These are a series of Nyembara songs from Sudan, performed to mourn the death of Chief Yokwe Kerri in the 1930’s. They were collected by A. C. Beaton, with additional help in translation from the Bari language into English by a Father Spagnola.
How came bereavement to his house?
How came forlorn‐ness?
The sire of Kerri lies buried.
We are lost in a wilderness of grief.
O Children of Yokwe!
Whither go ye weeping?
To the land of strangers,
Even to the mountains.
O children of Kerri’s son!
Who now shall hear our words of praise?
Ever will we sing of you to Löpu, (1)
Sing evermore at festivals.
O Son of Kerri! Whence came your death?
Whence came it?
Whence came the fatal stroke?
Gone is he, yea, withered like the grass.
Yokwe is gone from us
As water that dries in the sand.
O Löpu! Revered One!
Our vessel is broken, Yokwe is dead.
Would you had died of a man’s contriving,
On him would we requite your death, o Yokwe!
Death for a death, a just requital.
O Löpu! Revered One!
Who shall guards our cattle?
Our young mens cattle, who shall guard them?
Grief fills our hearts, o Child from Subör!
For Yokwe, grief for the son of Wolyan,
Grief for our Lord, o Child from Subör.
Stay, o stay!
Who shall inherit this kingdom?
Who shall inherit this greatness?
Yokwe’s foes are hard upon us.
Mead he made for us,
Mead he gave us,
Mead in the home of the son of Wolyan.
I hear a cry, o Revered One!
I hear a cry from the lips of his daughters:
“The young grass waves in all our country,
Our enemies are on our borders,
Drive them from our happy country.”
Come dire death and fell disaster,
Sporting with the son of Kerri,
Sporting with the son of Yokwe,
Who is helpless in their clutches.
Forget not, o forget not!
Life is but a borrowing from death.
The memory of our lord brings pain into our hearts.
Remember him in the distant future,
Remember him, o Land of Subör.
Beaton noted that the following song was ambiguous in it’s meaning, possibly representing the thoughts of Yokwe’s enemies, who are grateful that “the Scourger is dead”.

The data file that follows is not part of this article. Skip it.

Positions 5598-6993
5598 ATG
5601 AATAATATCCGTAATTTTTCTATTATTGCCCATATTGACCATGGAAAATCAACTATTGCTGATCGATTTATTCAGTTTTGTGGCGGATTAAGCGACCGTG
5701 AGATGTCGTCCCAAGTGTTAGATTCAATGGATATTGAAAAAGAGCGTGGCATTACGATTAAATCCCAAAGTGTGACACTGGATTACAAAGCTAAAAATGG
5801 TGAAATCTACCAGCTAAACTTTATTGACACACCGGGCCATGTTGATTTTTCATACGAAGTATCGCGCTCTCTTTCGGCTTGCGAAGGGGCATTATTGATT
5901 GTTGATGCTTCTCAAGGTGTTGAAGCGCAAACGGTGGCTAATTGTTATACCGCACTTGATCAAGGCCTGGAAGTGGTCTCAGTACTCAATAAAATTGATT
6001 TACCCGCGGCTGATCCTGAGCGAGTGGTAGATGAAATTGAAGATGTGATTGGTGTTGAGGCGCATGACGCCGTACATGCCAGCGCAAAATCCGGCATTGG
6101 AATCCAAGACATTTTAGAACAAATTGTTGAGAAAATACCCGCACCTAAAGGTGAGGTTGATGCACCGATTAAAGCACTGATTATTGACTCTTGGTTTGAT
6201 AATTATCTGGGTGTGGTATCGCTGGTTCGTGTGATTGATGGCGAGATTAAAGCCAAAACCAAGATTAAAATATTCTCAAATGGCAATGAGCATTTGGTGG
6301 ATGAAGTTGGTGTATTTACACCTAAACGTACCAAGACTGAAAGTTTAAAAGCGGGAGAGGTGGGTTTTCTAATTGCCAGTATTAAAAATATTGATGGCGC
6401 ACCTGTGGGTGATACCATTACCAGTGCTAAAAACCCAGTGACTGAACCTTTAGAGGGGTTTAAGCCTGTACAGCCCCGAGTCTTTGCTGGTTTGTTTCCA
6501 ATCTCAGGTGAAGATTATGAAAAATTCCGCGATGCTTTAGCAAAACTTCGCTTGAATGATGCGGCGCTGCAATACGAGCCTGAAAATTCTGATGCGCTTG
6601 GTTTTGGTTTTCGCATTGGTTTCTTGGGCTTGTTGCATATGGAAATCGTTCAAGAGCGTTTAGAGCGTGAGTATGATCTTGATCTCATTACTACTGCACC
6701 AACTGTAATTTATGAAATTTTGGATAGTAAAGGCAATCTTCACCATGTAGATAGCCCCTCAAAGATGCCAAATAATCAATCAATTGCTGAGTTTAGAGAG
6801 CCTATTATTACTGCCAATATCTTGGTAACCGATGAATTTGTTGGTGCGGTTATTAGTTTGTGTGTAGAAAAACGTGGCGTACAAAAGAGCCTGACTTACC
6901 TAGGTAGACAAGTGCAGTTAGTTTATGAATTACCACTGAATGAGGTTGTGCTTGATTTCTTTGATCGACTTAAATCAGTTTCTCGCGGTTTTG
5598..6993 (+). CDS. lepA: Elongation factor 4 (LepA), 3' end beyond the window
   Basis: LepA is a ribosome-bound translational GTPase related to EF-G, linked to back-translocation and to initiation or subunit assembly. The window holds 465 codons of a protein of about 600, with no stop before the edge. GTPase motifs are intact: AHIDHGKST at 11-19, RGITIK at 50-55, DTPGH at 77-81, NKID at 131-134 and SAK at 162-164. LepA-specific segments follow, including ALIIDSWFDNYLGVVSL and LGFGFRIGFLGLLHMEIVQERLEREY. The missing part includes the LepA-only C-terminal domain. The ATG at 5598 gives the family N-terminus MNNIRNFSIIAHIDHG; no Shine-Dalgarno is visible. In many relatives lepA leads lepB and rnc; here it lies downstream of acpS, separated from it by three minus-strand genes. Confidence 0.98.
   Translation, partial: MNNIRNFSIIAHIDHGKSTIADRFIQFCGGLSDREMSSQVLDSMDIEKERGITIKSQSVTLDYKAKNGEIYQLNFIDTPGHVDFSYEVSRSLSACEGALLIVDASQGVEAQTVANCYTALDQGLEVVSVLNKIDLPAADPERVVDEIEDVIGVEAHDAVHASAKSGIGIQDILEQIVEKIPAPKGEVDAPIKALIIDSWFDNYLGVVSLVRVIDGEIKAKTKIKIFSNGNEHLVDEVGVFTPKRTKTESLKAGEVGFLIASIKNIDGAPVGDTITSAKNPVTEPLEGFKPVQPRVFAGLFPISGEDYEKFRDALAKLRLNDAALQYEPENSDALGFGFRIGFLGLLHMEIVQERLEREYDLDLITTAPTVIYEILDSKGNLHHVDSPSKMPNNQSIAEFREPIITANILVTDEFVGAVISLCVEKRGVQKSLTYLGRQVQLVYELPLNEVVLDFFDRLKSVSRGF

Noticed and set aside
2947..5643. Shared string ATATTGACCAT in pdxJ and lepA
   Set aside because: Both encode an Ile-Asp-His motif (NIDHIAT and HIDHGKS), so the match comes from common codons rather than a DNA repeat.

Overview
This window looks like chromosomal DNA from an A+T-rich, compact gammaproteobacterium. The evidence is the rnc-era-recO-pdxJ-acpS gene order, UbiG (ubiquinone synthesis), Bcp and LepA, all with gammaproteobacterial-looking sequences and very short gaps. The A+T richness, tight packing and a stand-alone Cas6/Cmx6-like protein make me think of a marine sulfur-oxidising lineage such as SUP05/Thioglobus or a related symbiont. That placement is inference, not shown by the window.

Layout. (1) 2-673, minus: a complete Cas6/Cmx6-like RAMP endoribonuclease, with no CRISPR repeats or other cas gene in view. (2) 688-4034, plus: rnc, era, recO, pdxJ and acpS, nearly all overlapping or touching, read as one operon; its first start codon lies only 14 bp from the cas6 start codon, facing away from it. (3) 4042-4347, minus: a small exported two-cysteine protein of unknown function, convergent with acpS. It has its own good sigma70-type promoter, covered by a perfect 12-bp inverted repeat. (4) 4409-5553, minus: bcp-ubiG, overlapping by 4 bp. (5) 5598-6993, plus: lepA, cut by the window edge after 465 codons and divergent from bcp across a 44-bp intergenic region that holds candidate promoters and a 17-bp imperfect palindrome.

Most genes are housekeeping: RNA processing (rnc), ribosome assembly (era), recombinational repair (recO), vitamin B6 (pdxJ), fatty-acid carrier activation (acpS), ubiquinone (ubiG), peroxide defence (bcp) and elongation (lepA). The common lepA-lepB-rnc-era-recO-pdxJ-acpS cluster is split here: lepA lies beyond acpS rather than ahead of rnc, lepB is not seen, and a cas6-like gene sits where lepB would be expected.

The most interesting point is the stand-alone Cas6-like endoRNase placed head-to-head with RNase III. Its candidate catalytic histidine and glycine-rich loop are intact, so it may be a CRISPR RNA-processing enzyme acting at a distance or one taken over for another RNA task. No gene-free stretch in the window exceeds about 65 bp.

Laugh and be merry, ye people,
All of you laugh and rejoice,
Rescue has come for the Scourger is dead.
Whilst the following song implies that Löpu may have conjured witchcraft against Yokwe, Beaton interpreted it as an allegory for the mystery surrounding the cause of Yokwe’s death.
Dead is he, dead.
Is there vengeance for your death,
O Yokwe, for this death of yours?
Who of your house brought death on you.
Lominyo! Where is your father?
Bereft is his house and desrted.
Lominyo! Where is your sire?
Empty the realm of its ruler.
Death has devoured our father,
Devoured the father of Löpu.
Cold is our lord in his death,
Dead is the father of Löpu.
Our leader, our leader has fallen.
Who shall succeed to his rule?
Did your eye, o Löpu bewitch him?
Can the father of Kerri reply?
The tree of our councils is lonely.
For Yokwe is gone.
We are lost in a desert of sorrow.
We mourn with the weeping of women.
Work slowly, work slowly,
O Rain Serf of Yokwe!
Dig slowly his grave.
Beware of the ants in the antheap,
Beware of the ants in the ground.
The night‐flitting spirit has envied our Chief. (2)
We heard it not,
The spirit that envied our Son of Wolyan.
Let this quarrel wax hot and wax quickly
Cry slowly, o Subek, cry slowly.
We wait till the time of grass‐burning
To return to the home we knew.
We, your sons, all your sons, o Loringa,
Will follow the path that you show.
Poems collected by A. C. Beaton,
with additional help in translation from Father Spagnola,
from “Bari Studies”,
Sudan Notes and Records 15, p91‐93, (1932)
- Löpu is the son of Yokwe.
- The night‐flitting spirit: Implying that a malevolent spirit is responsible for the death of Yokwe.